Despite the rocky relationship between the two countries of late, Turkey is cooperating with Israel in a high-profile case involving trafficking in women for prostitution.
Turkey last week assented to a request from Jerusalem to extradite Guy Hassid. Hassid allegedly ran a strip club in Turkish-controlled northern Cyprus, using it as a front through which he ran one of the largest women trafficking businesses in the world, involving more than 10,000 victims.
He was flown to Israel on Tuesday night, and on Wednesday was remanded in custody for 10 days, despite his attorney’s request that he be released to house arrest.
“The law in Israel allows us to arrest offenders who trafficked in women and employed them as prostitutes even if they acted outside Israel’s borders,” a senior police officer in Tel Aviv said.
Despite its differences with Israel, Turkish police agreed to help after they were briefed on the gist of the case, since they “realized what it was about and the extent of the man’s criminal actions,” the officer was quoted by Maariv as saying. “They cooperated with us, and this week the extradition [process] was completed.”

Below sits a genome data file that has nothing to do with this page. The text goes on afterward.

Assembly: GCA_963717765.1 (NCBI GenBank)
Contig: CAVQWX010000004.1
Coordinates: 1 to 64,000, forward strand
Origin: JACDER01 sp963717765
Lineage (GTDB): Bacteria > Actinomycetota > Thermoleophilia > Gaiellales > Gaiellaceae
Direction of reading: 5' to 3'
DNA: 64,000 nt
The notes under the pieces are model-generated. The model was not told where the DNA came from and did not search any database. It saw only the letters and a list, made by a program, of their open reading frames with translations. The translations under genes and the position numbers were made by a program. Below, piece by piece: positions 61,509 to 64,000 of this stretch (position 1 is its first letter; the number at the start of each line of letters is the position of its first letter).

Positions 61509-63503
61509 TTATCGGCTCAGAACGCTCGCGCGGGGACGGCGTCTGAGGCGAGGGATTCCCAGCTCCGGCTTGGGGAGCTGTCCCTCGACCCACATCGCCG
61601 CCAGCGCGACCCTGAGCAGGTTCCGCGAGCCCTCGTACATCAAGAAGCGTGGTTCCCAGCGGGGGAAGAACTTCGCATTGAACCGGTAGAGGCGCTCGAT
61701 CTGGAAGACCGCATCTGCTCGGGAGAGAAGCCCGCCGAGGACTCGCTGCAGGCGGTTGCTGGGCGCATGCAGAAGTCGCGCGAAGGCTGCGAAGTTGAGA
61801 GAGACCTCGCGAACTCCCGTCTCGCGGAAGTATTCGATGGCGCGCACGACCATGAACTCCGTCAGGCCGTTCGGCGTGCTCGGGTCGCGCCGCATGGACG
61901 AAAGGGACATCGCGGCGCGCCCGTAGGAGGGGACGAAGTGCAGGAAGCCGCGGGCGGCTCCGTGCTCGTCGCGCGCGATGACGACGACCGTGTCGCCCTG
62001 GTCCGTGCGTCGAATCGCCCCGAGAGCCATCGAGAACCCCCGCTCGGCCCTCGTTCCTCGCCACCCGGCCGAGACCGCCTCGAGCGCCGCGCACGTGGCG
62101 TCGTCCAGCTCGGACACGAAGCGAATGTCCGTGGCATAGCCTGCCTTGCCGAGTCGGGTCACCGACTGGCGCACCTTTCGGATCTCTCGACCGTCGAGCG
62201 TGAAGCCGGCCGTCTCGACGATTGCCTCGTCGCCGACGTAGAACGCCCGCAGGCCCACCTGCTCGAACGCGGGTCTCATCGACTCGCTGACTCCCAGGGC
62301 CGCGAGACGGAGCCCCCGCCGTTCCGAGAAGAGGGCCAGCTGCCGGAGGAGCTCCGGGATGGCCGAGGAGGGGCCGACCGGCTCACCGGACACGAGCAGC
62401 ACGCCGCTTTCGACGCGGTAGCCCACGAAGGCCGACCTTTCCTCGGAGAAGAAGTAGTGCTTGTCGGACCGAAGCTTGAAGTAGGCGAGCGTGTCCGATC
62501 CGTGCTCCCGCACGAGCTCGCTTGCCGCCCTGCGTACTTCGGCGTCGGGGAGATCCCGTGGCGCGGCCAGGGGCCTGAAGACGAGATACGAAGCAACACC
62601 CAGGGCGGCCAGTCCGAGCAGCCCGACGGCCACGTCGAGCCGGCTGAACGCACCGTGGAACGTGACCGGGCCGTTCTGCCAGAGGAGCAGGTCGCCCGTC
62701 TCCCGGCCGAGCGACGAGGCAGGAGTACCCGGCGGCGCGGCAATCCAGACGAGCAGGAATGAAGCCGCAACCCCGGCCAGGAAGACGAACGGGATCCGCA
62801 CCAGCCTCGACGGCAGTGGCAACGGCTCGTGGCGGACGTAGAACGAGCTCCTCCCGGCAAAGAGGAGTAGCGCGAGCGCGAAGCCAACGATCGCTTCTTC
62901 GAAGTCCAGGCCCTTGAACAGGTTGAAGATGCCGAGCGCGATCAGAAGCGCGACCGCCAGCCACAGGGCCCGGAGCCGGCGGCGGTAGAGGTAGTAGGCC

Hassid, a 35-year-old native of the coastal city of Ashkelon, hid in Cyprus for three years before he was arrested by Turkish police over a year ago, at the request of Israel. The investigation was also aided by law enforcement authorities in Russia and the Ukraine.
Hassid’s former partner Rami Saban, dubbed “Israel’s biggest pimp,” was sentenced to 18 years by an Israeli court in May 2012. Russian authorities believe he and Hassid were in charge of one of the largest human trafficking rings in Europe and possibly the world.
“They were exclusively responsible for smuggling women to Israel over the Egyptian border during the 1990s and early ’00s,” Superintendent Edi Plinner of the Tel Aviv Police told Maariv.
Relations between Jerusalem and Ankara have been strained since the 2010 Mavi Marmara incident, during which Israeli special forces boarded a boat that attempted to break the Israeli naval blockade of the Gaza Strip. Nine Turkish nationals were killed during the fighting on board the ship.